Book Review 016

My Empire of Dirt by Manny Howard

Book: My Empire of Dirt: How One Man Turned His Big-City Backyard into a Farm

Author: Manny Howard

Summary: My Empire of Dirt is a cautionary tale of how Manny Howard took on an assignment from his agent to write an article about how he turned his suburban backyard into a farm and ate only what grew in it. Manny Howard is a writer who grew up in New York, now with his wife and two kids he sets out to produce enough food to feed him and his family for one month. He has little knowledge of the plant world and even less on creating an urban farm capable of producing that much food. But what he does have is a can do attitude. Starting with a backyard of nothing, layers of baked clay that is family barely spends any time in and barely conceived plans for what he has dubbed “The Farm” he sets out on an adventure that changes him and his family.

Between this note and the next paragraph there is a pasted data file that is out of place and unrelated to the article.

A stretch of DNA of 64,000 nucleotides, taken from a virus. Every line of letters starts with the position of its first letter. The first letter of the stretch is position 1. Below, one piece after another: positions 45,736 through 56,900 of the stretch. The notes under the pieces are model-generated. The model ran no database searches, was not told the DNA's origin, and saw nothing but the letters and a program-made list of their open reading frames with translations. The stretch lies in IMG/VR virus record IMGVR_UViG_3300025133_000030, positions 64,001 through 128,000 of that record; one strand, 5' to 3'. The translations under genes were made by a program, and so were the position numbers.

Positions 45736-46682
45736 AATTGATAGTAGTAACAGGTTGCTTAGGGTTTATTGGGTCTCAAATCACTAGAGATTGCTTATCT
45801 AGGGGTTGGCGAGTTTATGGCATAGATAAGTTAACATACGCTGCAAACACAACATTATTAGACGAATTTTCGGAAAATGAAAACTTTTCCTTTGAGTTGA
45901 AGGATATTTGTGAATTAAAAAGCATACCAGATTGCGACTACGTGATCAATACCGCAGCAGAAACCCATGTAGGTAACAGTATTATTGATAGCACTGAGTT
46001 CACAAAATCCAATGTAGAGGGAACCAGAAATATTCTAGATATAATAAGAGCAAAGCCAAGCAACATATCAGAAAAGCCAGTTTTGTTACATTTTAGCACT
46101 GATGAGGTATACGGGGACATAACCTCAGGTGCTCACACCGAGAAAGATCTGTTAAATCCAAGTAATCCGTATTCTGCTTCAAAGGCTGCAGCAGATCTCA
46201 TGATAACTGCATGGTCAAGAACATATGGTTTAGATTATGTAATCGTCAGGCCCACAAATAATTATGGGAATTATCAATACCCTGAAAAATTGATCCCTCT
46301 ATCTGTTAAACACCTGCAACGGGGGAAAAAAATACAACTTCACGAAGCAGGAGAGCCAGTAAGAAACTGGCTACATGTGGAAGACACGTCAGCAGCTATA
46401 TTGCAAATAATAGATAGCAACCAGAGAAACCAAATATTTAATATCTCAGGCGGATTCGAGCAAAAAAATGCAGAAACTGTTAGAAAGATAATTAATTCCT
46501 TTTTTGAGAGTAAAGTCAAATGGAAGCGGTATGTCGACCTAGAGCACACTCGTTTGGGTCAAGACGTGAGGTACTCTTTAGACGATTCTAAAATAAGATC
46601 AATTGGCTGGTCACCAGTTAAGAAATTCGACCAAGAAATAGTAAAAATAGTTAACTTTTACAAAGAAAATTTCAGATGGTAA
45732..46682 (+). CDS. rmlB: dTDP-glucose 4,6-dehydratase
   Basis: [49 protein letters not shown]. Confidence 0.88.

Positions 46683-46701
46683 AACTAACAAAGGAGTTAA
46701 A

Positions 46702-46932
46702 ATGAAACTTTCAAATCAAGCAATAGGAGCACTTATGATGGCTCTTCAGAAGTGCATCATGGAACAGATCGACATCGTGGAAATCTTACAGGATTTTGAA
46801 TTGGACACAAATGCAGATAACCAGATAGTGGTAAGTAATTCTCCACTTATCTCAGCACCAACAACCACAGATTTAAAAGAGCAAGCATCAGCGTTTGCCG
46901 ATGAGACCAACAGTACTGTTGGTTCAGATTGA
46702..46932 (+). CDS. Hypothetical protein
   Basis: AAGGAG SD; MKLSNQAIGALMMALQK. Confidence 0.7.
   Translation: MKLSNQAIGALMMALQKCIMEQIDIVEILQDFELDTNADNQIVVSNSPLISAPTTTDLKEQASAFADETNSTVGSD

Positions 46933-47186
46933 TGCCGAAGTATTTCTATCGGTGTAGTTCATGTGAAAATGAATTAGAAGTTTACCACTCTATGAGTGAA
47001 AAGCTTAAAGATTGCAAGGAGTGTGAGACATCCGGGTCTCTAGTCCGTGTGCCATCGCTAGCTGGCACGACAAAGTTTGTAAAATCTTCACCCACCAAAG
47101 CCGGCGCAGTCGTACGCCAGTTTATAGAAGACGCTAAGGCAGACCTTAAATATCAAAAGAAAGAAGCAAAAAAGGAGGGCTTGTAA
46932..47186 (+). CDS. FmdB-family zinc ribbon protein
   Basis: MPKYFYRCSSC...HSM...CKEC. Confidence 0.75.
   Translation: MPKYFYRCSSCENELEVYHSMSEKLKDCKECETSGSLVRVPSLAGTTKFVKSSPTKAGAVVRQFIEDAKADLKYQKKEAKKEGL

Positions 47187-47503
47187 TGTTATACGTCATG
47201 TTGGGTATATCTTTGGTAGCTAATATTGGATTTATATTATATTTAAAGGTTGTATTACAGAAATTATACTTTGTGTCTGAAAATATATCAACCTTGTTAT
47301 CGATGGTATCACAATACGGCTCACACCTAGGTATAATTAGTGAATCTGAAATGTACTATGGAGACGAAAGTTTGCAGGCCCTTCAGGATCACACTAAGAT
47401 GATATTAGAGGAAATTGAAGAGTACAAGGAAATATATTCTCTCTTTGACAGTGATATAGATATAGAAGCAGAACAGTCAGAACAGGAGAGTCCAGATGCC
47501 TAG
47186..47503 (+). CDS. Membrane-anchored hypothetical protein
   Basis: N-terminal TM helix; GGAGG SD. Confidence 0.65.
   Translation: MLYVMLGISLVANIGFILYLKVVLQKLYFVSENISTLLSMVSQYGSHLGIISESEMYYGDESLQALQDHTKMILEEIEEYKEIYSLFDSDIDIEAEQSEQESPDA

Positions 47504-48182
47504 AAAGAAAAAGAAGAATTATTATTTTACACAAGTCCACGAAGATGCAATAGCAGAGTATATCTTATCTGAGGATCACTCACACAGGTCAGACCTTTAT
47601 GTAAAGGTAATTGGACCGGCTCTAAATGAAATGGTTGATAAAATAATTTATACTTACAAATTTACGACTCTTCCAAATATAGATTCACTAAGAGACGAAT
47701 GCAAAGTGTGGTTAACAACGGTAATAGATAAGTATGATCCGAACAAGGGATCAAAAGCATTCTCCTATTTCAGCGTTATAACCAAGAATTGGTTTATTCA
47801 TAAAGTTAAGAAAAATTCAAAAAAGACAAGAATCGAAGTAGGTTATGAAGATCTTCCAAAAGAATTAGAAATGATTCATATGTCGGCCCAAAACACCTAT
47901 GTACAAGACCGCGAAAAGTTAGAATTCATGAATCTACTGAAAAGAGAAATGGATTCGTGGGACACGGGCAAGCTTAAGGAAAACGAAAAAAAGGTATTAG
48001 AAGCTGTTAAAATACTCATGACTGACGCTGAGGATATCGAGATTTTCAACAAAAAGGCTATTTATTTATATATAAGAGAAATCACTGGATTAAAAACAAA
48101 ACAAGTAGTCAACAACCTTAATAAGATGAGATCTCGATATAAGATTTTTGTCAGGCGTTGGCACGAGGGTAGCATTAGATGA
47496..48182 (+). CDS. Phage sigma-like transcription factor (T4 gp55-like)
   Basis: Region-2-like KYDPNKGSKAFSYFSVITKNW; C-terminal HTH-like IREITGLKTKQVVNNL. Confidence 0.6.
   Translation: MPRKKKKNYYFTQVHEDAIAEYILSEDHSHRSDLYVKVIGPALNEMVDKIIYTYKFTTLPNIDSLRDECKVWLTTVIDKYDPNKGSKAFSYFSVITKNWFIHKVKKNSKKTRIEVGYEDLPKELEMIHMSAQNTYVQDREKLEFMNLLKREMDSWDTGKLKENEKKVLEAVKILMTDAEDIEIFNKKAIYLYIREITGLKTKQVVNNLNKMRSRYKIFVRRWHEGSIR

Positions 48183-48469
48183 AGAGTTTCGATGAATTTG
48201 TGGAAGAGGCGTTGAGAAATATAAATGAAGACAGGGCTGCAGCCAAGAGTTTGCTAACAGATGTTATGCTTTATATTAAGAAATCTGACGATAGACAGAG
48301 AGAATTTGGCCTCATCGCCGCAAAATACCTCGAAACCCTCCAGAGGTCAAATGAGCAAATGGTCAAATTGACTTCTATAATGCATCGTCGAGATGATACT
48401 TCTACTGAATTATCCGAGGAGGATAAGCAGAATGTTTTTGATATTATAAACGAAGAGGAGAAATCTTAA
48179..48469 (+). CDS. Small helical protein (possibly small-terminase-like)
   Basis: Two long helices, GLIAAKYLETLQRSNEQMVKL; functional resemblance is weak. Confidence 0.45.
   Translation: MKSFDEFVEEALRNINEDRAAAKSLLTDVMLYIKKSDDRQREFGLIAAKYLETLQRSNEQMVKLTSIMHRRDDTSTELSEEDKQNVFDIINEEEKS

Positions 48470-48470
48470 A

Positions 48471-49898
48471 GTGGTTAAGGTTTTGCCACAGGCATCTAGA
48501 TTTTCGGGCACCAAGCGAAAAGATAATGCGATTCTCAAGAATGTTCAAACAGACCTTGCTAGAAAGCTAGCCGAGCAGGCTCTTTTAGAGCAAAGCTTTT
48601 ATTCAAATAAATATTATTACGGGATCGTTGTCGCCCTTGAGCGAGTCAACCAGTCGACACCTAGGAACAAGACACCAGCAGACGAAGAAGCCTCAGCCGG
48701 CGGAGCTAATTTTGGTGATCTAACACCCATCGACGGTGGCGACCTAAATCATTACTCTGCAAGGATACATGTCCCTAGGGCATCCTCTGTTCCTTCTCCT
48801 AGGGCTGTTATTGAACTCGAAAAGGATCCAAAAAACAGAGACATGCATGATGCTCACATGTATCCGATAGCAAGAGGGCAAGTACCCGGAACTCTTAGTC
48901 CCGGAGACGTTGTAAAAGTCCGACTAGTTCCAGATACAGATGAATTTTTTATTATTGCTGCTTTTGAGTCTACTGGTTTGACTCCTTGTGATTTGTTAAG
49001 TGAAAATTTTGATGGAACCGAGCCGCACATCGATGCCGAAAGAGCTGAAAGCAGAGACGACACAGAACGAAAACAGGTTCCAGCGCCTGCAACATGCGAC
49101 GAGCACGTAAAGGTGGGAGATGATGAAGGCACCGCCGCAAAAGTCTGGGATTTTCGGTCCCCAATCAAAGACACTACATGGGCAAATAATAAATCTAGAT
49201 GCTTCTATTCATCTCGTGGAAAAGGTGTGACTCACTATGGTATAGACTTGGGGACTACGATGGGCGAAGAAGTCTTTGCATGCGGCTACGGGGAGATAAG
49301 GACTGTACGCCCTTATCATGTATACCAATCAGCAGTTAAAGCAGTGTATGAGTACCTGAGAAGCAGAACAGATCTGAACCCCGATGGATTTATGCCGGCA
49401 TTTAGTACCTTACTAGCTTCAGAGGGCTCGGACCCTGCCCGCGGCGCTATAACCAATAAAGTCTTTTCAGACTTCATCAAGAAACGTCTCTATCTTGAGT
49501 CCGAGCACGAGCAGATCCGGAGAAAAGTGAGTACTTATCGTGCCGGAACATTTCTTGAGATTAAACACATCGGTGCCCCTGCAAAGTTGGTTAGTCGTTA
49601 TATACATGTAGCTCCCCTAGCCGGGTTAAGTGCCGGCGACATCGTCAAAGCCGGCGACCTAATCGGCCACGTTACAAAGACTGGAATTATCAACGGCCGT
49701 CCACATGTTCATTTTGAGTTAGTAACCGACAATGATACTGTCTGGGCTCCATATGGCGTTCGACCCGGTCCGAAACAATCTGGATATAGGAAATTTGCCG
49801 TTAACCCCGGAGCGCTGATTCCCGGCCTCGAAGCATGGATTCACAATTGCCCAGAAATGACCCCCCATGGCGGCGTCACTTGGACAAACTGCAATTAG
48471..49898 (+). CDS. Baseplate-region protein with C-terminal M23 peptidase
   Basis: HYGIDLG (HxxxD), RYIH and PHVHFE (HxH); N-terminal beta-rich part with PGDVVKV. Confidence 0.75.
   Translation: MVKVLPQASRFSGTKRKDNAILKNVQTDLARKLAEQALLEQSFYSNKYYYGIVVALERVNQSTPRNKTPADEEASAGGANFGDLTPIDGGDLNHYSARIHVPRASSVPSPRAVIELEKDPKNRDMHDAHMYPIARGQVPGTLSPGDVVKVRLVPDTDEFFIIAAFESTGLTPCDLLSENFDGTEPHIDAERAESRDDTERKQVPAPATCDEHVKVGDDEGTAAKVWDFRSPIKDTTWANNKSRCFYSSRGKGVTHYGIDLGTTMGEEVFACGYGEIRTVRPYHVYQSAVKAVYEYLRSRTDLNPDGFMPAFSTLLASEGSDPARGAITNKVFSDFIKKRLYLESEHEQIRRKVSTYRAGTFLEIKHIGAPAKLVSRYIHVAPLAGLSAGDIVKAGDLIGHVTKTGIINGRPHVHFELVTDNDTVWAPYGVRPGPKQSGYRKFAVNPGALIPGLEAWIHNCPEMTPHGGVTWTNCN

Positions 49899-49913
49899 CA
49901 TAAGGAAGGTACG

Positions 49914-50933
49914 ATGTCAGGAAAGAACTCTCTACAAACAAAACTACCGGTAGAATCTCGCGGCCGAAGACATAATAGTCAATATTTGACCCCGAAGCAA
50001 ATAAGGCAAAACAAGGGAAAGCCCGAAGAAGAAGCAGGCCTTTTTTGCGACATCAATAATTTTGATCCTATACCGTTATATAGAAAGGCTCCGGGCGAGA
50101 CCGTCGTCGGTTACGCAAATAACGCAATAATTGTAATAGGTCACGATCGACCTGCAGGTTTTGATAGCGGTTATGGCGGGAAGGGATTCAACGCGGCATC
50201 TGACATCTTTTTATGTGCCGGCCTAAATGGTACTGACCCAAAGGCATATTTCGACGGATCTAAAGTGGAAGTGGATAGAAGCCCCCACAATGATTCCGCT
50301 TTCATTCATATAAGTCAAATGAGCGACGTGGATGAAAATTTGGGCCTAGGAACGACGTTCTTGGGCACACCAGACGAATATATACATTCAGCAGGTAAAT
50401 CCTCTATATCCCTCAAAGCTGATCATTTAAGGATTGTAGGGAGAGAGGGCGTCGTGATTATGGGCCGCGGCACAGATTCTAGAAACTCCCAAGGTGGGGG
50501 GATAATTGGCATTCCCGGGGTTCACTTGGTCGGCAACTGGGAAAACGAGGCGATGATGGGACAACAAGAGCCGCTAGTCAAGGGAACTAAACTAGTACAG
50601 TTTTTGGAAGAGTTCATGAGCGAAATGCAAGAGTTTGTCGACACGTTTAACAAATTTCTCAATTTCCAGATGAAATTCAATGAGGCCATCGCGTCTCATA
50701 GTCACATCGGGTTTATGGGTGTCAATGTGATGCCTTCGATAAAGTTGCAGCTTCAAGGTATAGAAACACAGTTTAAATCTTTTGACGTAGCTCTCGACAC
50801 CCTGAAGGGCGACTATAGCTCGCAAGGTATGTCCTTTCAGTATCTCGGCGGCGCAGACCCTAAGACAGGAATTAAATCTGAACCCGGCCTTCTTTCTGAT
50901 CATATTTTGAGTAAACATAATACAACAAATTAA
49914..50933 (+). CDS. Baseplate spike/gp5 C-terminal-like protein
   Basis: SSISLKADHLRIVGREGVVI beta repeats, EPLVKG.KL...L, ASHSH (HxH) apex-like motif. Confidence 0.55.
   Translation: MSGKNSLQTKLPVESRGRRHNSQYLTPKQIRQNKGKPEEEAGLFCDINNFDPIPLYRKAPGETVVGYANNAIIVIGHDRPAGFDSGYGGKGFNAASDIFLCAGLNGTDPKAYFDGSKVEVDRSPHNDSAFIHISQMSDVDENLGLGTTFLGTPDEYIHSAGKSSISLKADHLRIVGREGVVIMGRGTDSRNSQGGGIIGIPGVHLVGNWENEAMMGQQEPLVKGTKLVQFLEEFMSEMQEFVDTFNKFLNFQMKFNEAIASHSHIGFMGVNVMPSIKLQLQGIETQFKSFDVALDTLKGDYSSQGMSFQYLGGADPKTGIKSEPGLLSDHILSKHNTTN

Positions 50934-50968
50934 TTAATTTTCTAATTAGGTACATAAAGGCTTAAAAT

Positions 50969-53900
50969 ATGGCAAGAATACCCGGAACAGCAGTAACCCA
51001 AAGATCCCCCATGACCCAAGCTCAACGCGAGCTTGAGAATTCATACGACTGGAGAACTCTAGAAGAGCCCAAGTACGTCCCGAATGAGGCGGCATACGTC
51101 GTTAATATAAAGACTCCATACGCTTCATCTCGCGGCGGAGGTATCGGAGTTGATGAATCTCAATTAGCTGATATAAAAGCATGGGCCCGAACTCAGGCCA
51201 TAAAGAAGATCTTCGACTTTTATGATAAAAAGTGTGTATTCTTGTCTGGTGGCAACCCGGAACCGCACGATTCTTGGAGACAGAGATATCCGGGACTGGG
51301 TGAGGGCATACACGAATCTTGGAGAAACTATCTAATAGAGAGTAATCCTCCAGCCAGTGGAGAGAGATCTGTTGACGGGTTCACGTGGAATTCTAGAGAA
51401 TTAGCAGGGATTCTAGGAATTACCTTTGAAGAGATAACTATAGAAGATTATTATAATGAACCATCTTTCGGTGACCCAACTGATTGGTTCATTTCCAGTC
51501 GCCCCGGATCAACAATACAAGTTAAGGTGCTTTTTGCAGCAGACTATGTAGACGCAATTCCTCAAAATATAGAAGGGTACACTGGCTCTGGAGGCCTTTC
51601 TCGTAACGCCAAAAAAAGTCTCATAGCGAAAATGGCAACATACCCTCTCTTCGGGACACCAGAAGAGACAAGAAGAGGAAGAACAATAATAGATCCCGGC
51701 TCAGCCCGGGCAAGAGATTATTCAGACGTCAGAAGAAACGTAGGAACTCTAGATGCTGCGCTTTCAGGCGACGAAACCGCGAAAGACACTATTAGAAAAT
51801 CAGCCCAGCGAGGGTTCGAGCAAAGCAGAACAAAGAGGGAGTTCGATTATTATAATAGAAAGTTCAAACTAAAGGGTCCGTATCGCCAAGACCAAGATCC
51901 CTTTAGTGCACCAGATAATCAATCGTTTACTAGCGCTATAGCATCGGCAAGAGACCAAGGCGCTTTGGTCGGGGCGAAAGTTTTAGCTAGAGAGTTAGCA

My Thoughts: With in the first few chapters of this book I was met with animal carnage and the prospect of “The Farm” hadn’t even been pitched. That’s when I knew this was going to be a good book. Howard has a way of writing that pulls you into his mind and convinces you that his half-baked plans and impulse way of doing things is the only way to go about these sort of things. Throughout the telling of how he transforms his backyard into The Farm he also gives you insight to how his family transforms and his reasons for continuing the project after every possible thing could go wrong. Admittedly he does go off on long tangents that seem at odds with the rest of the book, for instant there was a multi-page history lesson on the city mid way through the book. I’m still not sure how that plays in the grand scheme of the book and the story but history lessons aren’t all bad. I really enjoyed reading this candid story of starting an urban farm, and even though I have dreams of possibly doing the same thing in the future it made me realize how much there will be too. It’s something that changes you from the inside out; mind, body and soul. I recommend this book for anyone thinking of tackling even the smallest of urban farms, or thinking about getting a few chickens and planting a few veggies to help with food costs.

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